When Mike had first come to the moon station from the Antarctic base, he was enthused with the enormity of the project. The sheer size of the project; of building the machinery for the Mars base’s construction and the mining and processing plants on the moon to accomplish this was staggering. Then after years of work; with Mars now being self sufficient and the cease of trade with Earth, many of the plants closed. He thought he might have to go to Mars as others had. Now, a new project, bigger if anything than the Mars construction had begun. Interplanetary ships, one hundred times larger than any before built, were ordered. They would have rotating centrifugal gravity habitats and would house hundreds. They would be like, small mobile space stations. On Earth the cost in time and money, of a project of this size, would have been considered unsustainable. There was as yet, no money in inner space. Food, habitation, recreation and all needs were provided. All were looked after well during work, leisure and retirement. It was absurd not to work. Those who would not work at all were considered to be insane and treated for this condition. A very few were spirited back to Earth and now faced the problems there. With the workforce available only foodstuffs and energy were needed. No project was too big. Crops and livestock, under hydroponic domes, grew well and the fusion generators were tireless. Only the time taken was in doubt. How long would all this take and how much expansion of the moon workforce would be needed. In a few years time, a new generation of Inner space children would be ready to take up some of the tasks. The life span of Humankind was now well over two hundred years and rising. Some said four hundred years of age was likely for the children. Then there were the Anangu. They seemed ageless. Known to be well on the way to four hundred years of age, they all looked to be in their late twenties. A new surge of enthusiasm had taken the moon. Mike would help build these ships. He might one day help crew one? Always there was a bright new future to come. The peoples of Earth were regarded as lazy and insane. They had the Goldilocks planet. Life was easy there. You did not have to be constantly vigilant, just to survive. Yet they seemed to achieve nothing but mayhem. They were spoiled by abundance. Who would want to live there?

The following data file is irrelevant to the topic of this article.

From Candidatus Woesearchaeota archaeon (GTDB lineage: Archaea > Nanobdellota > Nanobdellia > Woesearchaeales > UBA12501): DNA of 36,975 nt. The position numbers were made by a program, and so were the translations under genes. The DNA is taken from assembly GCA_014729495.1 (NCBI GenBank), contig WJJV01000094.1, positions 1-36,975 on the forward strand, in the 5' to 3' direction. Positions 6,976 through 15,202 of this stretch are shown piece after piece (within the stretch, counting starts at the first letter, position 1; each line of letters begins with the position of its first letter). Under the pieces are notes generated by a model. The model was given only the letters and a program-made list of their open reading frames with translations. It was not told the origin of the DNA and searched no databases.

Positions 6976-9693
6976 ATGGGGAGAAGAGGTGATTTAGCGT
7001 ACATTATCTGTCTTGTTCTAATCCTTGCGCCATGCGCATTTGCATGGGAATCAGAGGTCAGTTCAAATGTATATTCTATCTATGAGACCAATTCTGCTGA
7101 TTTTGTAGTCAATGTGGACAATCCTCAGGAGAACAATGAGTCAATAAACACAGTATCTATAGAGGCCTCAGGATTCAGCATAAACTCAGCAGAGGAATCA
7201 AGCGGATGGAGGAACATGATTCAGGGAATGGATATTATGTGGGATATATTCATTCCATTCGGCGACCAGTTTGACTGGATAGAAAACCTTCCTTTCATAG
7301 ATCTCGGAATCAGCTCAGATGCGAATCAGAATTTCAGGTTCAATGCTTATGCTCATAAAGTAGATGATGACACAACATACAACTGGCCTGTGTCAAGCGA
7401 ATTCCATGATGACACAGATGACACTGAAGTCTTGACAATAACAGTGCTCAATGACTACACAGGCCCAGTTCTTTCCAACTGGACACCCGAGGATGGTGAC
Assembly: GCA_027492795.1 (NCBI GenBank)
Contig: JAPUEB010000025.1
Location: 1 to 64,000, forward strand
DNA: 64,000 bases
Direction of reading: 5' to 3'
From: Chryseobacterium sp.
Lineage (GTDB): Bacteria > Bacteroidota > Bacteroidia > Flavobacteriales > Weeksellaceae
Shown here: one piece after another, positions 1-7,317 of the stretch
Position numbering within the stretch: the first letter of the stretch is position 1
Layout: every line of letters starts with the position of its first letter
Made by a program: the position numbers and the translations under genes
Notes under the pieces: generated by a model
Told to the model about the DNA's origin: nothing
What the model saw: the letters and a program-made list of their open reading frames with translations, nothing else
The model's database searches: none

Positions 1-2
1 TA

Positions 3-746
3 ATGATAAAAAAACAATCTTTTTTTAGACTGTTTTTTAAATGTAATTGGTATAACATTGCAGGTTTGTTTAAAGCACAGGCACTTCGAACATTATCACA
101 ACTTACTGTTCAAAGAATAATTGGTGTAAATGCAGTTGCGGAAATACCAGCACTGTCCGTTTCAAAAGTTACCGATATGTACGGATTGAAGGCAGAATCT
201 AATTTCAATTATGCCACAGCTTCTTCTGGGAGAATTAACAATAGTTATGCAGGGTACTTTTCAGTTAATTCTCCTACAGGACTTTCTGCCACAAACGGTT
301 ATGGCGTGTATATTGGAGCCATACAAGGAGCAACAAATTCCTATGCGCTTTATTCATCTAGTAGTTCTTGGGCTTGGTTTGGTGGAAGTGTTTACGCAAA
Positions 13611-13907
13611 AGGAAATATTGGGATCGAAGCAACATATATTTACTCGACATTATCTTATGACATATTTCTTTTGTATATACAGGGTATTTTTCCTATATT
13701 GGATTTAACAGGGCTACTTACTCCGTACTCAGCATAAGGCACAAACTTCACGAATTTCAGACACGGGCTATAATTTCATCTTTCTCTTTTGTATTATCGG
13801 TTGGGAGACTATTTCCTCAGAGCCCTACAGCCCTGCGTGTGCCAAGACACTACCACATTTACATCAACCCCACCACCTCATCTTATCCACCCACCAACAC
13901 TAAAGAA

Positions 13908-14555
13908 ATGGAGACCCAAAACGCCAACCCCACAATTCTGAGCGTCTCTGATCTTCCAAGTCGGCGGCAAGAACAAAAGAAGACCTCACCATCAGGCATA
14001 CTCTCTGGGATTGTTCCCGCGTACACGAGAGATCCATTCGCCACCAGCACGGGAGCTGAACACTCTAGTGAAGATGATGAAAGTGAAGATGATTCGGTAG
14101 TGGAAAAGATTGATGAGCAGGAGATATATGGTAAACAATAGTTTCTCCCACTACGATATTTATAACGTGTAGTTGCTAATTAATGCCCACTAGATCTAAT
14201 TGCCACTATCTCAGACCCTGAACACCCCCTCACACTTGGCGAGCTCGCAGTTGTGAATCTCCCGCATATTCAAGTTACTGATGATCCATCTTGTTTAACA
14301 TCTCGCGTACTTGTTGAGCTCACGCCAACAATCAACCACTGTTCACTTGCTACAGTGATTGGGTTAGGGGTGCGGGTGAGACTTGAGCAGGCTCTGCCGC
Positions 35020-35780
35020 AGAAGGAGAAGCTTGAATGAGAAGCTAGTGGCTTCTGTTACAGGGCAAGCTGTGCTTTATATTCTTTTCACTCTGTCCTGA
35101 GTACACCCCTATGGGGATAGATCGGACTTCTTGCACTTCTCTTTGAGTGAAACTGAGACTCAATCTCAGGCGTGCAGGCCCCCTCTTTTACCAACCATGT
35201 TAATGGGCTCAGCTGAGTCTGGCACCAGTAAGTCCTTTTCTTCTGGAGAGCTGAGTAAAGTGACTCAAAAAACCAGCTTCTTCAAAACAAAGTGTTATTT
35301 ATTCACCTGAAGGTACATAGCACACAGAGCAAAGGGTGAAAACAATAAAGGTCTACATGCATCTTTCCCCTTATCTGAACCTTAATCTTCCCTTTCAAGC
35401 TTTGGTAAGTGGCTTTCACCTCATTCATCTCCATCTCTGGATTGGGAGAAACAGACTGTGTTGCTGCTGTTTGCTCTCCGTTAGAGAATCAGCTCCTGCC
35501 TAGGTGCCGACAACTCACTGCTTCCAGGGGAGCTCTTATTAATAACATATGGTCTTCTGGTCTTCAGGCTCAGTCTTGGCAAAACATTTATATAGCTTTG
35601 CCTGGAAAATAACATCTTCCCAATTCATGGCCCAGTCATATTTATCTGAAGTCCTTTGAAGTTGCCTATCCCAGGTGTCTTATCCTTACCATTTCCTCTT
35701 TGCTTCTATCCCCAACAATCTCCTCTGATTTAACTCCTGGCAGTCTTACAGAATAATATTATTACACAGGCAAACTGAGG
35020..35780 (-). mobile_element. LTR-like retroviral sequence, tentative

Melissa was a new arrival on the moon. She had been a part of a team of geologist students, studying in the Antarctic base. She had been born in Sydney, Australia and had won a scholarship, funded by Jula. The geology and climate of Antarctica was so much the same as Mars. She was told, “In time, she might be given the opportunity to work there.” At the end of her studies, she was given the option to return to her birth home or to work on the moon and its station. Sydney had been subsumed in the march of the Asian hermit kingdom. Her only family left to her was her brother, who had become a drug addict. He now cared nothing for her. She opted for the moon. There, she had been instrumental in finding, well needed, mineral deposits. Her field trips, out onto the unforgiving surface of the moon, were often led by Mike. He was so confident. He was so capable and he was so beautiful in his total blackness. His ready smile and easy laughter was infectious and Melissa was smitten. She wanted him for her own and she wanted a child just like him.